Albuquerque International Balloon Fiesta brings colorful displays to the New Mexico sky

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Associated Press

A balloon pilot waves to the crowd as he takes off during the Albuquerque International Balloon Fiesta, Saturday, Oct. 7, 2023 in Albuquerque, N.M. (AP Photo/Roberto E. Rosales)

The Albuquerque International Balloon Fiesta has brought colorful displays to the New Mexico sky in an international event that attracts hundreds of thousands of spectators every year.

The event started Saturday with a drone light show before sunrise followed by a mass ascension of hot air balloons. Over nine days, local residents and visitors will be treated to a cavalcade of colorful and special-shaped balloons.

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The annual gathering has become a major economic driver for the state’s biggest city. The Rio Grande and nearby mountains provide spectacular backdrops to the fiesta that began with a few pilots launching 13 balloons from an open lot near a shopping center on what was the edge of Albuquerque in 1972.

The fiesta has morphed into one of the most photographed events in the world, now based at Balloon Fiesta Park. Balloon designs have featured cartoon animals, Star Wars characters and even the polar bear found on Klondike bars.

“But they’re still all about the basics,” said fiesta director Sam Parks, who flies a globe-style balloon modeled after one flown by the fiesta’s late founder Sid Cutter. “You add heat to a big bag of air and you go up.”

Nearly 830,000 people from around the world attended last year’s event. Scheduled nighttime events include fireworks and balloon glows, in which hot air balloons are inflated and lit up from the ground.

One of the biggest events in aviation, the Gordon Bennett competition, also launched Saturday night. Pilots navigate hydrogen-filled balloons high in the air and the ones who fly the farthest win.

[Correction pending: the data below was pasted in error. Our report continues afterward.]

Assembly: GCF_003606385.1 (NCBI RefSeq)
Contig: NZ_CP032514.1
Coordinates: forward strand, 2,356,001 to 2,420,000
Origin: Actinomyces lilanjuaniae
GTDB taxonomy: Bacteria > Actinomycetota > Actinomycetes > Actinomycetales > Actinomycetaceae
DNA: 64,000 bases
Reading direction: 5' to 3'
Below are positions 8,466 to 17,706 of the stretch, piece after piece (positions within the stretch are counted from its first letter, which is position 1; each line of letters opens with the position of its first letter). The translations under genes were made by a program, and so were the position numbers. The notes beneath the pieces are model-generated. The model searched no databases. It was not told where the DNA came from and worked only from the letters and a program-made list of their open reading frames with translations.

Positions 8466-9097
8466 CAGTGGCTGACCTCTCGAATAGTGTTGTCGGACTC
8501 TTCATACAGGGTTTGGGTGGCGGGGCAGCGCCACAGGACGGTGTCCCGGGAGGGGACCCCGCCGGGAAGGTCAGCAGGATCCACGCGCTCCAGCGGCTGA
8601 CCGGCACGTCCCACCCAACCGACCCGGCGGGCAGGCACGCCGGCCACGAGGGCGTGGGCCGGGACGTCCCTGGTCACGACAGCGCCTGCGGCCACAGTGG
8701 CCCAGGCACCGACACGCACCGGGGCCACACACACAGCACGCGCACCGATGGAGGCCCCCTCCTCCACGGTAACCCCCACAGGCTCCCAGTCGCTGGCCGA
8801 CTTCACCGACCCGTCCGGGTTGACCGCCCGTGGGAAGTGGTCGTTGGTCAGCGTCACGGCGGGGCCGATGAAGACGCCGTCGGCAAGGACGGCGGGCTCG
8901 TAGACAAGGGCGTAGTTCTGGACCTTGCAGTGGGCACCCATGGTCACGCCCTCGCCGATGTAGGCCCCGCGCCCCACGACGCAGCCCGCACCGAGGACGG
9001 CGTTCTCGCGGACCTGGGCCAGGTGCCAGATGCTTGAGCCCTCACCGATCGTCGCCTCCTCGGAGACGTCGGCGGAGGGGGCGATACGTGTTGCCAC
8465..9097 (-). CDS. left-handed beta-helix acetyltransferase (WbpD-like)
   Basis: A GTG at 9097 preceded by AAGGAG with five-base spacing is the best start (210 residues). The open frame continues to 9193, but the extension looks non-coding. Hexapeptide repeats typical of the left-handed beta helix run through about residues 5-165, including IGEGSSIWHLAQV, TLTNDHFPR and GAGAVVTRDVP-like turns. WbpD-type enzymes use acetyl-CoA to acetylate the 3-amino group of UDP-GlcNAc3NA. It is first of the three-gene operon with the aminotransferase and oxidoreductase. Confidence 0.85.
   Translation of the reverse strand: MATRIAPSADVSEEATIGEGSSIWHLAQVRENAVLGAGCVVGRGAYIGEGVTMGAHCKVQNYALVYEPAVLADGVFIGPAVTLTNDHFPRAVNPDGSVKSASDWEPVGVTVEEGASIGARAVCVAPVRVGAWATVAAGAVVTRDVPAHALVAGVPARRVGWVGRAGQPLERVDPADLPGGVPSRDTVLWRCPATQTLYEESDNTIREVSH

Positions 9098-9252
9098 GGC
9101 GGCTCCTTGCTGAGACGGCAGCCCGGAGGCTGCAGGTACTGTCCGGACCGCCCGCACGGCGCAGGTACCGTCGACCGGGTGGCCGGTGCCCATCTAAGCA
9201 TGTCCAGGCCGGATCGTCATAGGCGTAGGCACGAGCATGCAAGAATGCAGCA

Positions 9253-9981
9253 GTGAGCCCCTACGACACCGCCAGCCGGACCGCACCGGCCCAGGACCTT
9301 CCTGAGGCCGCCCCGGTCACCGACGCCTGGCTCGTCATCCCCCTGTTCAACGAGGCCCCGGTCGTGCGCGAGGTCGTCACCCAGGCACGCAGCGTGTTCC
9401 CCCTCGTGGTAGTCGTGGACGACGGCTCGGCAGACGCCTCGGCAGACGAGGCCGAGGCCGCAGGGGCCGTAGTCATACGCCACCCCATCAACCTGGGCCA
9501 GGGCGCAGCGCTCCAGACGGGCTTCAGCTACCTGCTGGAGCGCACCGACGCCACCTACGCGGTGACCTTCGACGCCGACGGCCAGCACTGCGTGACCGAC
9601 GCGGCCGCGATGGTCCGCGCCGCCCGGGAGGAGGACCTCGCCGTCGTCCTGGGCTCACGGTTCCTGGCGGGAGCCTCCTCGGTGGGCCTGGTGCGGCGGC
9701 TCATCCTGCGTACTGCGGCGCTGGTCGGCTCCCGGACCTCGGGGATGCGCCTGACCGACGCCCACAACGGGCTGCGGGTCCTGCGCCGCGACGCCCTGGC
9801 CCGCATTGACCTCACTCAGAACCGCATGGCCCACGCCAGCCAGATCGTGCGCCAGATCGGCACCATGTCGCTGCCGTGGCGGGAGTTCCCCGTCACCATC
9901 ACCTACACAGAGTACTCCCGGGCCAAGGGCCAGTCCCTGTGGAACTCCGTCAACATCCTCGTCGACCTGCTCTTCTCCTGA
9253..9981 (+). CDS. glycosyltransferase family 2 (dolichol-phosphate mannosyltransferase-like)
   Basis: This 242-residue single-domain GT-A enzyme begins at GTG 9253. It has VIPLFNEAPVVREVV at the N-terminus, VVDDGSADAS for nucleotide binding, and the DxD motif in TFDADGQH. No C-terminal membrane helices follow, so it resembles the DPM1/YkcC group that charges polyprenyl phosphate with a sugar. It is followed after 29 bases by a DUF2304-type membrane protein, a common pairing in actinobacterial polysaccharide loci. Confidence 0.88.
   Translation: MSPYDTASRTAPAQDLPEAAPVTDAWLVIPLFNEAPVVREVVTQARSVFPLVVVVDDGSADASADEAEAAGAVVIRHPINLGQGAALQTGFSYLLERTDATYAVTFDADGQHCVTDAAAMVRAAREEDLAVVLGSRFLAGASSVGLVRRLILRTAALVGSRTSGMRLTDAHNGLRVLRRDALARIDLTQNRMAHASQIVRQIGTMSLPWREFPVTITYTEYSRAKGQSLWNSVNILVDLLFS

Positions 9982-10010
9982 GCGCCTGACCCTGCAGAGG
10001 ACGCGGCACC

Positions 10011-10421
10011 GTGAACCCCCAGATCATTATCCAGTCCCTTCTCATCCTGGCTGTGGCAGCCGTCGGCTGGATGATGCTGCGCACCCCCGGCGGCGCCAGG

The balloons are different than those featured throughout the Albuquerque fiesta that stay local.

Some 550 balloon pilots are registered to fly during the fiesta, seeking to take advantage of a phenomenon known as the “Albuquerque box,” when the wind blows in opposite directions at different elevations, allowing skillful pilots to bring a balloon back to a spot near the point of takeoff.

Visitors to the event also can pay to go aloft for views of the Sandia Mountains to the west and New Mexico's capital, Santa Fe, farther north.

“It has become part of the culture,” Parks said. “The thread, if you will, of those here.”

Elizabeth Wright-Smith, who is flying the Smokey Bear balloon this week, said she reunites with friends from all over the country at the fiesta that she would not see otherwise. As of early Saturday afternoon, she had already run into 30 people she had met from various balloon races, safety seminars and other events across the country.

“It’s a big reunion,” she said.

Her favorite part of the fiesta is watching and interacting with the thousands of spectators who flock to Balloon Fiesta Park, which grow smaller as she ascends in her balloon. The sky was clear Saturday – a contrast from last year, when off-and-on rain left parts of the fiesta soggy.

“Pictures don’t do it justice, videos don’t do it justice,” Wright-Smith said. “You’ve got to be standing there watching them to really get it.”

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Stern is a corps member for The Associated Press/Report for America Statehouse News Initiative. Report for America is a nonprofit national service program that places journalists in local newsrooms. Follow Stern on X, formerly Twitter: @gabestern326.